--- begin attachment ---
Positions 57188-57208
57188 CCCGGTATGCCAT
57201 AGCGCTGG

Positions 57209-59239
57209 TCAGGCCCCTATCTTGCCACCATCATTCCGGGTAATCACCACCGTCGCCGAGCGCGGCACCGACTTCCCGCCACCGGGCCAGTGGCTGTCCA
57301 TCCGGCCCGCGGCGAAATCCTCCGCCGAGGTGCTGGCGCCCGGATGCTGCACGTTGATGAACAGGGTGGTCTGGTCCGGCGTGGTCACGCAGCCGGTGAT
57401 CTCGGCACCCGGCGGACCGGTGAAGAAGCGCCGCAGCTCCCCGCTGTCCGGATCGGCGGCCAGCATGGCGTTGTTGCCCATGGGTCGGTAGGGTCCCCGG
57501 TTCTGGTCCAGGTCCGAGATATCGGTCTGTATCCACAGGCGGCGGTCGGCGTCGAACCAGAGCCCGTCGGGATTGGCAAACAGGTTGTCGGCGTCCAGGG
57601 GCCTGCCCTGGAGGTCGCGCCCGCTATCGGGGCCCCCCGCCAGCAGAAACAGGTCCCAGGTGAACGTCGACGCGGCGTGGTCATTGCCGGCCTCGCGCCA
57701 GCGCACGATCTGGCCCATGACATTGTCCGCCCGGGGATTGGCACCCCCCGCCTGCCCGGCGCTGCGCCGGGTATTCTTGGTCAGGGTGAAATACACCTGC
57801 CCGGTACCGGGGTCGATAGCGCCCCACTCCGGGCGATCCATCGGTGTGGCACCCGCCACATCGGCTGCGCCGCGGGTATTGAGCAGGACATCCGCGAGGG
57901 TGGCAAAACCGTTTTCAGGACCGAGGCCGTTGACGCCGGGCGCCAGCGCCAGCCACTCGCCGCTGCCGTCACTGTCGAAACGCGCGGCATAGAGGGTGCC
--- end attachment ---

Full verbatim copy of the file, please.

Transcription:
Positions 57188-57208
57188 CCCGGTATGCCAT
57201 AGCGCTGG

Positions 57209-59239
57209 TCAGGCCCCTATCTTGCCACCATCATTCCGGGTAATCACCACCGTCGCCGAGCGCGGCACCGACTTCCCGCCACCGGGCCAGTGGCTGTCCA
57301 TCCGGCCCGCGGCGAAATCCTCCGCCGAGGTGCTGGCGCCCGGATGCTGCACGTTGATGAACAGGGTGGTCTGGTCCGGCGTGGTCACGCAGCCGGTGAT
57401 CTCGGCACCCGGCGGACCGGTGAAGAAGCGCCGCAGCTCCCCGCTGTCCGGATCGGCGGCCAGCATGGCGTTGTTGCCCATGGGTCGGTAGGGTCCCCGG
57501 TTCTGGTCCAGGTCCGAGATATCGGTCTGTATCCACAGGCGGCGGTCGGCGTCGAACCAGAGCCCGTCGGGATTGGCAAACAGGTTGTCGGCGTCCAGGG
57601 GCCTGCCCTGGAGGTCGCGCCCGCTATCGGGGCCCCCCGCCAGCAGAAACAGGTCCCAGGTGAACGTCGACGCGGCGTGGTCATTGCCGGCCTCGCGCCA
57701 GCGCACGATCTGGCCCATGACATTGTCCGCCCGGGGATTGGCACCCCCCGCCTGCCCGGCGCTGCGCCGGGTATTCTTGGTCAGGGTGAAATACACCTGC
57801 CCGGTACCGGGGTCGATAGCGCCCCACTCCGGGCGATCCATCGGTGTGGCACCCGCCACATCGGCTGCGCCGCGGGTATTGAGCAGGACATCCGCGAGGG
57901 TGGCAAAACCGTTTTCAGGACCGAGGCCGTTGACGCCGGGCGCCAGCGCCAGCCACTCGCCGCTGCCGTCACTGTCGAAACGCGCGGCATAGAGGGTGCC